I mean, with a public holiday the week isn’t any shorter but I have more of it to myself. So it’s actually a longer week from that perspective.
We had visitors over the easter break and what else do you do with interstate people but take them to Mona?
So we did.
Oceans of Air
Last time I was at the Cathedral of Walsh was in 2018 so it’s been a while.
The feature exhibition was called Oceans of Air by Argentina-born, Berlin-based artist Tomás Saraceno.
Mona describes the work as
ranging from the miniscule to the vast, with a kaleidoscopic array of materials including spider webs, radiation balloons, fine particle pollution from the skies of Mumbai, air samples from across Australia, dust from our museum, radio frequencies generated by meteoroids penetrating the earth’s outer atmosphere and recorded from the roof of Saraceno’s Berlin studio, flora from Mona, and the leaves of Tasmania’s only deciduous native tree arranged as a diptych, each panel displaying the effects of traditional and colonial land management practices.
I was captivated from the moment I stepped into the dark space that displayed a single beam of light uncovering an array of dust particles that floor through the air we breathe every moment of every day: cosmic dust, human-made dust including the PM2.5 particles of black carbon emissions from fossil fuels that are absorbed into our lungs and blood.
Dangerous but beautiful.
Or is it beautiful but dangerous?
The exhibition showed us how we don’t all breathe the same air: how the concentration of air pollution varies across locations. In the US version of this exhibit, Tomás Saraceno was able to show how air quality varies across spatial, racial, social and political lines. In Tasmania, our air is much less polluted than many American cities, but the notes point out that this partly because we outsource our pollution to other, poorer countries. And even the “pristine” air of the far north west of Tasmania contains carbon pollution, greenhouse gas, and other persistent pollutants.
The work includes Cosmic Filaments and Webs of At-tent(sion), noting that Tomás considers spiders and their webs as a kind of whole entity, which he refers to as spider/webs, believing that there is no distinction between the two, the web being an extension of the spider itself.
That is so amazing!
The show notes explain how Tomás has been fascinated by the “visual correspondences between spider/webs and astrophysical simulations of cosmic structure as interconnecting filaments of clustered galaxies and gases stretched out across the universe and separated by giant voids”.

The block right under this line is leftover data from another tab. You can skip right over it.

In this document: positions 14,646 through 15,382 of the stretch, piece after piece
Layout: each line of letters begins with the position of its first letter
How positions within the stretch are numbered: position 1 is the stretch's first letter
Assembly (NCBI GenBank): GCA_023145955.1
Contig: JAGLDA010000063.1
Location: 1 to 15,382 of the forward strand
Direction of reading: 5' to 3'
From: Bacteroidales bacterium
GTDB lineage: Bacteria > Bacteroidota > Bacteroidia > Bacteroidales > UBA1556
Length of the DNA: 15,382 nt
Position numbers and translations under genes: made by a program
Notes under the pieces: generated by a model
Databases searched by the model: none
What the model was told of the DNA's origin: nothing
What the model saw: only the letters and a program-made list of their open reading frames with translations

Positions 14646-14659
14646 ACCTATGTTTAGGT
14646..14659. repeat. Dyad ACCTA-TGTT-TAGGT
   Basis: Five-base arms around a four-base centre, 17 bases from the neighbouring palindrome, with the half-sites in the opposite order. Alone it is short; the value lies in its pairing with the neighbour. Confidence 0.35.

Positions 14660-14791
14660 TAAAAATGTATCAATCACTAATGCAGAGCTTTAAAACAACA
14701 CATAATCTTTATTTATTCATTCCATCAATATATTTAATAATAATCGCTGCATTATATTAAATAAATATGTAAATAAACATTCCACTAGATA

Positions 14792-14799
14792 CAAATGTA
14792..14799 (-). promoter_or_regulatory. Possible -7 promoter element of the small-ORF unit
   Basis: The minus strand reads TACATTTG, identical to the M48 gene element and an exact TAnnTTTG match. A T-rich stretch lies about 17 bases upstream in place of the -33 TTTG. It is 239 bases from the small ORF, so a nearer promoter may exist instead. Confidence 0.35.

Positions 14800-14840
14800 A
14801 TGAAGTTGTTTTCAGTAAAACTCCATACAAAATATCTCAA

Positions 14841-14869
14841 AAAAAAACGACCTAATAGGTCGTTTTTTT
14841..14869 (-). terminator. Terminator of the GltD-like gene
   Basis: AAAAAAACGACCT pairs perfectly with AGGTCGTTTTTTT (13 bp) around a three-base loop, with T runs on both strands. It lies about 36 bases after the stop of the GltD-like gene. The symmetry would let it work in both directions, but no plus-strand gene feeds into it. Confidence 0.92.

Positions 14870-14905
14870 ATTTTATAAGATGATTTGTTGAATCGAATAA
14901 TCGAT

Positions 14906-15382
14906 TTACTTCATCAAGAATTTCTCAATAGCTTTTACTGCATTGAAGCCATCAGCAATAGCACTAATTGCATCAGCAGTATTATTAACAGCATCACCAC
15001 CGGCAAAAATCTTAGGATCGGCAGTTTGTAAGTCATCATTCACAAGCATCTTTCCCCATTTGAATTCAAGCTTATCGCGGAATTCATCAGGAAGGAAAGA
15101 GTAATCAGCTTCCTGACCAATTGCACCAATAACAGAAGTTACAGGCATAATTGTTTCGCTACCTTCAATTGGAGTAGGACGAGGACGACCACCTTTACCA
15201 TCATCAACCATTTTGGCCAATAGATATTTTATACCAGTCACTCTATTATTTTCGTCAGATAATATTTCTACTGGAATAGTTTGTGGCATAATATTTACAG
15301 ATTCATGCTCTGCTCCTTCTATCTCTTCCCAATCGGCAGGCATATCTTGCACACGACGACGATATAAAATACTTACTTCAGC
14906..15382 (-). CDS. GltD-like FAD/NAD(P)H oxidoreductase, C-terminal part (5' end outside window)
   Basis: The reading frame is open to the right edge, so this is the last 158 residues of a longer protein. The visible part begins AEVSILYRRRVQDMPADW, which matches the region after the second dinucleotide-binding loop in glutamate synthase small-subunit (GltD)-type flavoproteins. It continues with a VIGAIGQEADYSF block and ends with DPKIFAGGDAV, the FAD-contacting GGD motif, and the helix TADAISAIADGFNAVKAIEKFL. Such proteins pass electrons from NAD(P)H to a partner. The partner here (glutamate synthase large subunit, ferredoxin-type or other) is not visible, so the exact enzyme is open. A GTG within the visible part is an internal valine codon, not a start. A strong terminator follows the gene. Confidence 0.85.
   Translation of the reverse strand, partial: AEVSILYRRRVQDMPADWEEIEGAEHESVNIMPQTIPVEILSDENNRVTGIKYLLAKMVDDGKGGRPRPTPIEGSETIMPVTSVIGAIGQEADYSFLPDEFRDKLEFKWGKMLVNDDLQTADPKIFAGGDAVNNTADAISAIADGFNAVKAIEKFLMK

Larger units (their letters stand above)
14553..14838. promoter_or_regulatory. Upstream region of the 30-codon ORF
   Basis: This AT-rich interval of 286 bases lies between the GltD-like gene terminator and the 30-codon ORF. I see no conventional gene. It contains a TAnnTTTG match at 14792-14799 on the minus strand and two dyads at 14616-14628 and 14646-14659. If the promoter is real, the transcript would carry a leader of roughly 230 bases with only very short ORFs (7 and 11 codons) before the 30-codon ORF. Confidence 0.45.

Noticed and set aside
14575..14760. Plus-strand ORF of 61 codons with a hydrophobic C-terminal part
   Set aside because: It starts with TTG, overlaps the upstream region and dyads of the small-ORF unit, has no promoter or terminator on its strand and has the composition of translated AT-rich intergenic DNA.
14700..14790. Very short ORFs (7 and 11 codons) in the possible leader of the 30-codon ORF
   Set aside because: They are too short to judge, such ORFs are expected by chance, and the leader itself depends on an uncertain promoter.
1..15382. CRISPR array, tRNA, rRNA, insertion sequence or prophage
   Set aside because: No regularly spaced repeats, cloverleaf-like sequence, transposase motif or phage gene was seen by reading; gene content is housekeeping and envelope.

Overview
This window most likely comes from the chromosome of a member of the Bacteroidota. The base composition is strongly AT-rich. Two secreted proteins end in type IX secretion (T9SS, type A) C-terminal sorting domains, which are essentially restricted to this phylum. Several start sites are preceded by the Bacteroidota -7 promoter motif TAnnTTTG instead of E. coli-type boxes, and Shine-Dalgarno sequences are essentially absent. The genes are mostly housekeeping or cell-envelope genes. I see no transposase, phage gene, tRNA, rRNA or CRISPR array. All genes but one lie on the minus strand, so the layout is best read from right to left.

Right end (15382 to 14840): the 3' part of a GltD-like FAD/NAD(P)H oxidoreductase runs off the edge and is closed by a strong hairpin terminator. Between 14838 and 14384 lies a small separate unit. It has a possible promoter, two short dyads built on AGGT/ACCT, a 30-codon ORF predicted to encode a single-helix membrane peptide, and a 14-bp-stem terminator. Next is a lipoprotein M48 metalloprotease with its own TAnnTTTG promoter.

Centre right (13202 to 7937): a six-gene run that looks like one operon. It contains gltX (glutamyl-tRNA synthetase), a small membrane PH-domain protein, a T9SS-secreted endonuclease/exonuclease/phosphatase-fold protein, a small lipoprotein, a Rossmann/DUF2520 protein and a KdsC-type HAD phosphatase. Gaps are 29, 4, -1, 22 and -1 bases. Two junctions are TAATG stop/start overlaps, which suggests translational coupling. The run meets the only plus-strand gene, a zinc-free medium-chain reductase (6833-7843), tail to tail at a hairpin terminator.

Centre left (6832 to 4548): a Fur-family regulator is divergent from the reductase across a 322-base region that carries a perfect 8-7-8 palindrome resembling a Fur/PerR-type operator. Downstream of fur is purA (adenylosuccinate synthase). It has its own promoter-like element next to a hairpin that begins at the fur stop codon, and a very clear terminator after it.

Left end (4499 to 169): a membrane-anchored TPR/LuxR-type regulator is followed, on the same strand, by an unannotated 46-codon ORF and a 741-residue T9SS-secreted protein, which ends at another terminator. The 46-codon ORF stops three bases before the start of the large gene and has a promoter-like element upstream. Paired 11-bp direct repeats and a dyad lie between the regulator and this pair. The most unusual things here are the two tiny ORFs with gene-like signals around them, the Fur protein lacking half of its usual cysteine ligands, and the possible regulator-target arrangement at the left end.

He asks How to entangle the universe in a spider/web?, which involves three spider/web sculptures in a constellation cut through by a laser beam. Several different types of spiders created the sculpture, which he then relates to the universe as a whole and asks us to question “human exceptionalism”. We aren’t at the top: we are entangled with all life forms and all the systems of the universe.
I loved this work!
Sounding the Air is a musical instrument made from five strings of spider silk, played by air vibrations in the gallery and translated into sound.
Another part of the exhibition was all about leaves and presented six panels of
delicate crinkle-cut leaves from Nothofagus gunnii (Tasmanian deciduous beech, AKA Fagus) alongside those of both native and introduced plants collected in the grounds of Mona and further afield in lutruwita. There are leaves burned by intense fires and by slow fires. Leaves pressed like botanists’ specimens, others picked and dried, still others fallen naturally from the plant.
We are asked to consider how “vegetal pigments behave under varying conditions—sometimes catastrophic—and now inside a museum?”
Tomás’s studio is located at the former AGFA film factory in Berlin, and the exhibit included some photos of the factory and an explanation of the consequences of extracting colour and the “commodification of colour” on the environment.
As with many things at Mona, this was a thought-provoking exhibition and I’m grateful to have had the opportunity to see it.
The rest of the week
The rest of the week was back to work, then to the doctor, who gave me some time off to rest the increasingly complicated cascade of injuries that seem to be stemming from my sore back. Physio, massage, pain killers and a future MRI if things don’t get better.
Any activity other than lying down is uncomfortable and I was disappointed that she told me lying in bed all day was not a recommended course of action.
Week 15 summary
What was the best thing about this week?
Something in the combination of physiotherapy, massage and painkillers has reduced a lot of my pain. For now.
What did I learn this week?
Laudanum is a tincture of opium containing approximately 10 per cent of powdered opium by weight. It includes several optimum alkaloids including morphine and codeine. (I found this out from a novel I was reading, not by actually taking this myself.)
I also learned that before fridges, in the 19th century, Australians used to keep food cold with ice that was cut from frozen lakes in the USA and shipped here in insulated ships.
What I’m reading this week
A Guide to Eco-Anxiety by Anouchka Grose
The Last Party at Silverton Hall by Rachel Burton
Beauty in Thorns by Kate Forsyth
Van Diemen’s Land by James Boyce
Morning ritual (Goal = 7): 4
Move (preferably before 3 pm) (Goal = 7): 3
Morning writing (Goal = 7): 7
Mental health break outside during my work days in the office (1 day): 1